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Friday, June 30, 2023

Smoke from Canada was still lingering over the Albemarle County area Friday morning, making the air quality pretty poor. But, as of 11 a.m., the wind in this area is moving in from that south, which will drive out the smoke and replace it with cleaner air.

Unfortunately, that cleaner air will also be hot and humid, said Travis Koshko, the chief meteorologist at CBS19.

A street view is seen through haze.
Credit: Jessie Higgins/Charlottesville Tomorrow

Meteorologists expect smoke from Canadian wildfires to linger over central Virginia until Friday

This might be a common pattern for us this summer. There are hundreds of wildfires in Canada burning out of control. So far this year, more than 20 million acres of Canadian forest has burned, which is an area of land almost the size of Virginia. And the weather up north is unusually warm and dry, so officials anticipate more fires. Canadian officials have said they are not capable of containing the fires, and have called for help from other nations.

What does that mean for us in central Virginia? Koshko says we’re in for a summer of smoke whenever the wind is blowing from the north, replaced by heat and humidity when it is blowing from the south.

Now, there are some things you can do to mitigate the effect. The Virginia Department of Environmental Quality puts out air quality alerts every few hours at this website. You can judge for yourself whether it’s safe for you to exert yourself outside by checking the site. I’ve also found this website that has wind forecasts helpful for predicting when the smoke will return.

If you have to be outside when the air quality is particularly bad, wearing an N95 mask will filter out many of the harmful particles. The New York Times did a brief story explaining the science behind this, if you’re interested.

Students run from a brick building with a sign atop it that reads, "Buford Middle School."
Credit: Mike Kropf/Charlottesville Tomorrow

With new construction underway, Charlottesville School Board quickly renames Buford to Charlottesville Middle School

It’s official! Buford Middle School will be renamed Charlottesville Middle School. The School Board voted unanimously this week to change the school’s name. City Schools is in the process of reviewing the names of all its schools, but decided to expedite the decision on Buford so it would coincide with the school’s long-awaited, $93 million reconstruction that began earlier this month.

Buford won’t take the new name immediately. Officials say they will officially rename the school when the reconstruction is complete, which is projected for the 2025-2026 school year.

A close up of a sparkler, sparks flying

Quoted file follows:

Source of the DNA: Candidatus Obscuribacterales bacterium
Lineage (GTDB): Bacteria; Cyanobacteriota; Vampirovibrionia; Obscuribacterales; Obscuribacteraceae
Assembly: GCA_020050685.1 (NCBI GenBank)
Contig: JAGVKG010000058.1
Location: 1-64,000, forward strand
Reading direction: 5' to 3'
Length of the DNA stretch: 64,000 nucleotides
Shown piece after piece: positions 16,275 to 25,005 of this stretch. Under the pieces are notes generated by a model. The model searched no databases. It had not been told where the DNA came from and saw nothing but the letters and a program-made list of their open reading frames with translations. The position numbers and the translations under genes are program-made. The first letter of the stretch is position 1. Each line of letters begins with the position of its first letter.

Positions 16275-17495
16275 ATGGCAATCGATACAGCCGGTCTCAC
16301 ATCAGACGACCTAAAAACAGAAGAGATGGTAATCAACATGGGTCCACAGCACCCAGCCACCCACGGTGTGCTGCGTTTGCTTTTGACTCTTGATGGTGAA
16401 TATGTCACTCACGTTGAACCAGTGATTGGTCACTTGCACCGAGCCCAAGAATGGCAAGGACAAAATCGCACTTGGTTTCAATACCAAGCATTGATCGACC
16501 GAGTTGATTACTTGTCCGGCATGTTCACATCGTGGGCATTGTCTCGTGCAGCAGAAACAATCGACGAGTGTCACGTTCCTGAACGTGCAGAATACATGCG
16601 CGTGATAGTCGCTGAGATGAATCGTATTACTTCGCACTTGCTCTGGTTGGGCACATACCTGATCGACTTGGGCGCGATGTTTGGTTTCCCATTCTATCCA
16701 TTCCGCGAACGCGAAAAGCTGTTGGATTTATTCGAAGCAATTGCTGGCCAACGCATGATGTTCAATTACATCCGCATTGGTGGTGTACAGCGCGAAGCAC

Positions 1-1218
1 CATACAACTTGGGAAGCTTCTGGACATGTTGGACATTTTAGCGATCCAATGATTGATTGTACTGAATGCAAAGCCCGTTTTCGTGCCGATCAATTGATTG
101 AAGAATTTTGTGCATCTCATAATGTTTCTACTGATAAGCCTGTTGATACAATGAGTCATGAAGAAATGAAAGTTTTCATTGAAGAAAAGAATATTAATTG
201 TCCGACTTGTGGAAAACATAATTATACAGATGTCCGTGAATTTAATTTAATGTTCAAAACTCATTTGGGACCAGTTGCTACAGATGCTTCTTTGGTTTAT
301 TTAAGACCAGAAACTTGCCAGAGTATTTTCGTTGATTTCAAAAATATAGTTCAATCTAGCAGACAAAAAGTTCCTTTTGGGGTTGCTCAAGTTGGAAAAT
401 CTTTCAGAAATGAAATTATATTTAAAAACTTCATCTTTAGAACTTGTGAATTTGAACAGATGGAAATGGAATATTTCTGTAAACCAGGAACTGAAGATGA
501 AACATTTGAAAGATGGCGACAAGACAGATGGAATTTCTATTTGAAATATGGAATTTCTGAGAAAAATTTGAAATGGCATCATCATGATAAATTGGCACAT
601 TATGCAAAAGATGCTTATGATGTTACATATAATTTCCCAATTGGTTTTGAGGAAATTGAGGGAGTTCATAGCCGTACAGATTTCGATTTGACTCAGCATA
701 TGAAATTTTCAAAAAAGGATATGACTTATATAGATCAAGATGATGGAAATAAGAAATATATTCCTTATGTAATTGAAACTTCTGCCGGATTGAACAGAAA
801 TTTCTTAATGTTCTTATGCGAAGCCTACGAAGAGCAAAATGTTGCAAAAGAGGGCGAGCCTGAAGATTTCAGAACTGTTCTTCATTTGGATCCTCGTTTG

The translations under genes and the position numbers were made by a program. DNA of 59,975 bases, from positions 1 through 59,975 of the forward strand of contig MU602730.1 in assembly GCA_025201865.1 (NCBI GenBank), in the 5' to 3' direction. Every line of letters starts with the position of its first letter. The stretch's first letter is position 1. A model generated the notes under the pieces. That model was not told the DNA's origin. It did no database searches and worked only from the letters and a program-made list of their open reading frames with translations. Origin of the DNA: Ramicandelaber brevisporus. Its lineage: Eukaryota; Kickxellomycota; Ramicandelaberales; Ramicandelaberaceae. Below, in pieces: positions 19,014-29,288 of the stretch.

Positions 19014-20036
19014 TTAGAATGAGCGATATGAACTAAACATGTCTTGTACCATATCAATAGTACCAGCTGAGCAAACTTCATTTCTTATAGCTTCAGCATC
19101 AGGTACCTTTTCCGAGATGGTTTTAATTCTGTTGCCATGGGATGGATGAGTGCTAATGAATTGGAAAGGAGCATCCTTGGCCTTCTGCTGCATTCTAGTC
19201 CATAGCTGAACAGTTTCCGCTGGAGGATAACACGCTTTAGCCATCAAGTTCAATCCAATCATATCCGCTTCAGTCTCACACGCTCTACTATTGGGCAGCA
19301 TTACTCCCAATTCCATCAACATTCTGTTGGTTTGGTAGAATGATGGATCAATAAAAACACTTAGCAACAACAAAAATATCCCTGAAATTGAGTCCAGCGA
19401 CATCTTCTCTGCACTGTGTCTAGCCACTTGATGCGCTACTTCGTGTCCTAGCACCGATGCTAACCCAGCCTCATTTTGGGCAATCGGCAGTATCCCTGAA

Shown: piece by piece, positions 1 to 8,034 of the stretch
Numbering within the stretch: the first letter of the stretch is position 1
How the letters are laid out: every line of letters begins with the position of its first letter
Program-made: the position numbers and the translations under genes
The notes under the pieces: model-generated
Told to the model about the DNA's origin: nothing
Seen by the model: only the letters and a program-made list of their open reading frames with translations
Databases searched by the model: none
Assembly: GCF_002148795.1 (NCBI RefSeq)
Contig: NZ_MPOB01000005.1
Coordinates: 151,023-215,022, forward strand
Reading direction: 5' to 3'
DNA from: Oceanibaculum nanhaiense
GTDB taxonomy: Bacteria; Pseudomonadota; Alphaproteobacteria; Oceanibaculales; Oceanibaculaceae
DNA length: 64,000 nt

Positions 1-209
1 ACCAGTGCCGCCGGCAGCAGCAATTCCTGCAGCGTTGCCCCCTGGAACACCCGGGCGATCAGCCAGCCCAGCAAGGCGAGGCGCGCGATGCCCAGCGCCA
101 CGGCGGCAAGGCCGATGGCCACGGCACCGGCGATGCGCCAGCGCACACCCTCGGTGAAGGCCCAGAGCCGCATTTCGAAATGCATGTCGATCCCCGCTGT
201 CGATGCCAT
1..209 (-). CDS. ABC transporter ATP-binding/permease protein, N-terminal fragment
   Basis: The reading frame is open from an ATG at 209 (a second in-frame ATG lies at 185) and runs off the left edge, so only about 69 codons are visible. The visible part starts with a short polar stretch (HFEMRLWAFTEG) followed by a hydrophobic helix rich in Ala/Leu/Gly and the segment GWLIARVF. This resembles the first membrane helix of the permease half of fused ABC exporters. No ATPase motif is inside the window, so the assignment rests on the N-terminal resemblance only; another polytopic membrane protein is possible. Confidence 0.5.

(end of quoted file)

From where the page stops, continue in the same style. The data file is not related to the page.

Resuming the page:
Credit: Photo courtesy of Pixabay

It is illegal to set off any kind of firework in Charlottesville (yes, even a sparkler)

Lastly, here’s something I didn’t know until this week, and maybe you didn’t know either: It’s illegal to set off fireworks in Charlottesville. And that means all fireworks. Specifically: “firecracker, sparkler, roman candle, fire balloon, signal light, squib, rocket, railroad track or other torpedo, skyrocket, flashlight composition, or other substance or object, of whatever form or construction, that contains any explosive or inflammable compound or substance, and which explodes, rises into the air, travels laterally, or fires projectiles into the air to obtain visible or audible pyrotechnic effects,” per the city ordinance.

You need to apply for a permit from the fire chief to do so — and unless you’re a demolition expert, you probably won’t get one.

To be eligible, an applicant needs a sponsor, a Virginia Pyrotechnician Certification Number and a federal explosives permit issued by the Bureau of Alcohol, Tobacco, Firearms and Explosives.

We had several questions about this law after the city issued a press release on Wednesday, including how many folks are charged for violating this law each year and what the consequences are. Our democracy reporter called around to the police department, fire department and city manager’s office yesterday trying to get answers, but no one was available to talk with her.

She’s still trying to track that information down today. If she gets it, we’ll update the story on our website.

One final note, we will not be publishing new reports next week. Our reporters are taking the week to rest and work on longer term projects. Next week, you’ll get emails from our editor-in-chief about Charlottesville Inclusive Media, with stories written and told by our neighbors, and we hope you’ll spend some time with them.

I hope you have a wonderful weekend and a happy Independence Day.

Goodbye for now,

Jessie Higgins, managing editor

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I'm Charlottesville Tomorrow's managing editor and health and safety reporter. If there’s something you think we should be investigating, please email me at jhiggins@cvilletomorrow.org! And you can follow all the work we do by subscribing to our free newsletter! Hablo español, y quiero mantener a la comunidad hispanohablante informada. Si tienes preguntas o información que debo saber, por favor, envíame un correo electrónico a jhiggins@cvilletomorrow.org.